17 October 2016 13:26

Two comic characters prompted a heated debate at the Lakes International Comic Art Festival‘s opening night, sponsored by Lancaster University.

The audience voted by just one vote to establish Asterix as the character most deserving of the cherished place on the bookshelf – beating Tintin in a fun debate to kick start the festival weekend.

The team behind the event, working with Lancaster University, decided to try and settle things for good, bringing together two top teams to slug it out on stage and establish which character most deserved the top spot

Putting the case for Tintin was Benoît Peeters, the new Professor of Graphic Fiction and Comic Art at Lancaster University, and author of two books on Tintin’s creator, Hergé.

Holding out gallantly against the oppressors was Peter Kessler, BAFTA award-winning producer and author of The Complete Guide to Asterix.

Professor Peeters spoke of Tintin creator Hergé’s art and place as the originator of the ligne claire art style. He praised the composition, elegance, narrative, the fascinating characters and epic dimension of his work He was backed by comic book writer Leah Moore and Australian comics scholar and creator Stuart Medley.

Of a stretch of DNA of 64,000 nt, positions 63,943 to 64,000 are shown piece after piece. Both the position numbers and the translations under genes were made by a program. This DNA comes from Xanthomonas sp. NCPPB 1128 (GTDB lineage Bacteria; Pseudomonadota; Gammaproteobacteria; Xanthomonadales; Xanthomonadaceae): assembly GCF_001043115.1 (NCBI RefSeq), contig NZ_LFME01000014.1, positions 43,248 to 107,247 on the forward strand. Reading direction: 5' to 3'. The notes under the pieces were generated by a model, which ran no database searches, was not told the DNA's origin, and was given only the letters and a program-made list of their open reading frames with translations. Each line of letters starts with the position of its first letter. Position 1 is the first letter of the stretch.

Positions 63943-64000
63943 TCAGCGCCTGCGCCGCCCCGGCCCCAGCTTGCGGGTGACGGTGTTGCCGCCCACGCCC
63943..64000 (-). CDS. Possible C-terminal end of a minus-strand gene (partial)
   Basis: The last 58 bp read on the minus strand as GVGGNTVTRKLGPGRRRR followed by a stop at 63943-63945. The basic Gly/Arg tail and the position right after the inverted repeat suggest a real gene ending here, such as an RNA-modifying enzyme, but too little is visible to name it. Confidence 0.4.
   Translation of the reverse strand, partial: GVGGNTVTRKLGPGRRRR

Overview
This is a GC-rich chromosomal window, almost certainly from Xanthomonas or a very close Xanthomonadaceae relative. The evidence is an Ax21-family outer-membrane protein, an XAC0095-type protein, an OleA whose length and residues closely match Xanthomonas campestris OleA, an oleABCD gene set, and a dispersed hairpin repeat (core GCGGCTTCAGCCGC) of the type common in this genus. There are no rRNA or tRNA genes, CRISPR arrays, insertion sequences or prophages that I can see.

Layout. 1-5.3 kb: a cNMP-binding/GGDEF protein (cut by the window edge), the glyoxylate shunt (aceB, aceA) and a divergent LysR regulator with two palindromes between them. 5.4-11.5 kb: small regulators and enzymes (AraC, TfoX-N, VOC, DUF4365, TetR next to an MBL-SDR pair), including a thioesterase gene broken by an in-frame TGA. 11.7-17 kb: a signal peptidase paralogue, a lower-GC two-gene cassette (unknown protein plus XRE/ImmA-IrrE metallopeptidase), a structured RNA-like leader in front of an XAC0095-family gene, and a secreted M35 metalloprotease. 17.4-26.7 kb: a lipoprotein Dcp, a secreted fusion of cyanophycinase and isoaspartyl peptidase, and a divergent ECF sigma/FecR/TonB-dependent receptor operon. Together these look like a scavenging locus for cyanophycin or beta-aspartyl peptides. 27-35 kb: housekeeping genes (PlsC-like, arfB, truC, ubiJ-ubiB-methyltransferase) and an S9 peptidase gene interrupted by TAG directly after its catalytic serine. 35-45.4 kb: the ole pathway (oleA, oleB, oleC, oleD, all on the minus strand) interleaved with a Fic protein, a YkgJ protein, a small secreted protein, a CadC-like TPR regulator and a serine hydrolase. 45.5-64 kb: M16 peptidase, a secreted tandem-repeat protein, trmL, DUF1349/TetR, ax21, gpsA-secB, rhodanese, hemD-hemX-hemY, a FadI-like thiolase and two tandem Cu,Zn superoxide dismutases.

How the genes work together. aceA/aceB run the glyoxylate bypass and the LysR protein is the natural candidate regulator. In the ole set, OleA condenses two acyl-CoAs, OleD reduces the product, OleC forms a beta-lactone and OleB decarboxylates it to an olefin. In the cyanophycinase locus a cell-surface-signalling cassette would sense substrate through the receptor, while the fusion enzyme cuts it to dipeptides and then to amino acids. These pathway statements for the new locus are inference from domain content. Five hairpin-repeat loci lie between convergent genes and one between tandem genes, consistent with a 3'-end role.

Championing Asterix and his original creators Rene Goscinny and Albert Uderzo, Peter Kessler spoke of the Gallic rebel’s quirkiness, unconventional and carefree character and his inner strength. He was backed by Walking Dead artist Charlie Adlard and VIZ magazine artist Graham Dury.

Every round of the debate was punctuated by on the spot sketches of proceedings from Luke and Steve McGarry.

There were video vox pops from cartoonistSergio Aragonés(for Asterix), comic creator Bill Morrison (Tintin), The Simpsons film director David Silverman (Tintin), Jonathan Ross (Tintin), Darcey Bussell (Tintin), Alan Carr (who claimed he was Tintin), Jack Whitehall (neither), TV presenter and Lancaster alumna Ranvir Singh (Tintin) and others.

Online, a poll on the Festival’s Facebook page echoed the opening event’s result with an Asterix win.

Dean of Lancaster University’s Faculty of Arts and Social Sciences Professor Simon Guy said the University was delighted to support the Festival’s opening night event which heralded Professor Peeters’ appointment.

“The ability of comics to reach across the generations, across history, cultures, classes, communities and, in the University, across disciplines, makes graphic fiction and comic art an inspiring area.

“In particular, the power to connect people internationally has never been more important.”

The night that also saw the announcement of Charlie Adlard as the new Comics Laureate and a  new National Cartoonists Society Sergio Aragonés International Award for Excellence in Comic Art to be announced at the Festival next year (13th – 15th October 2017).

To view highlights of the opening night please see the short film clip by Lancaster University and Lanor Productions.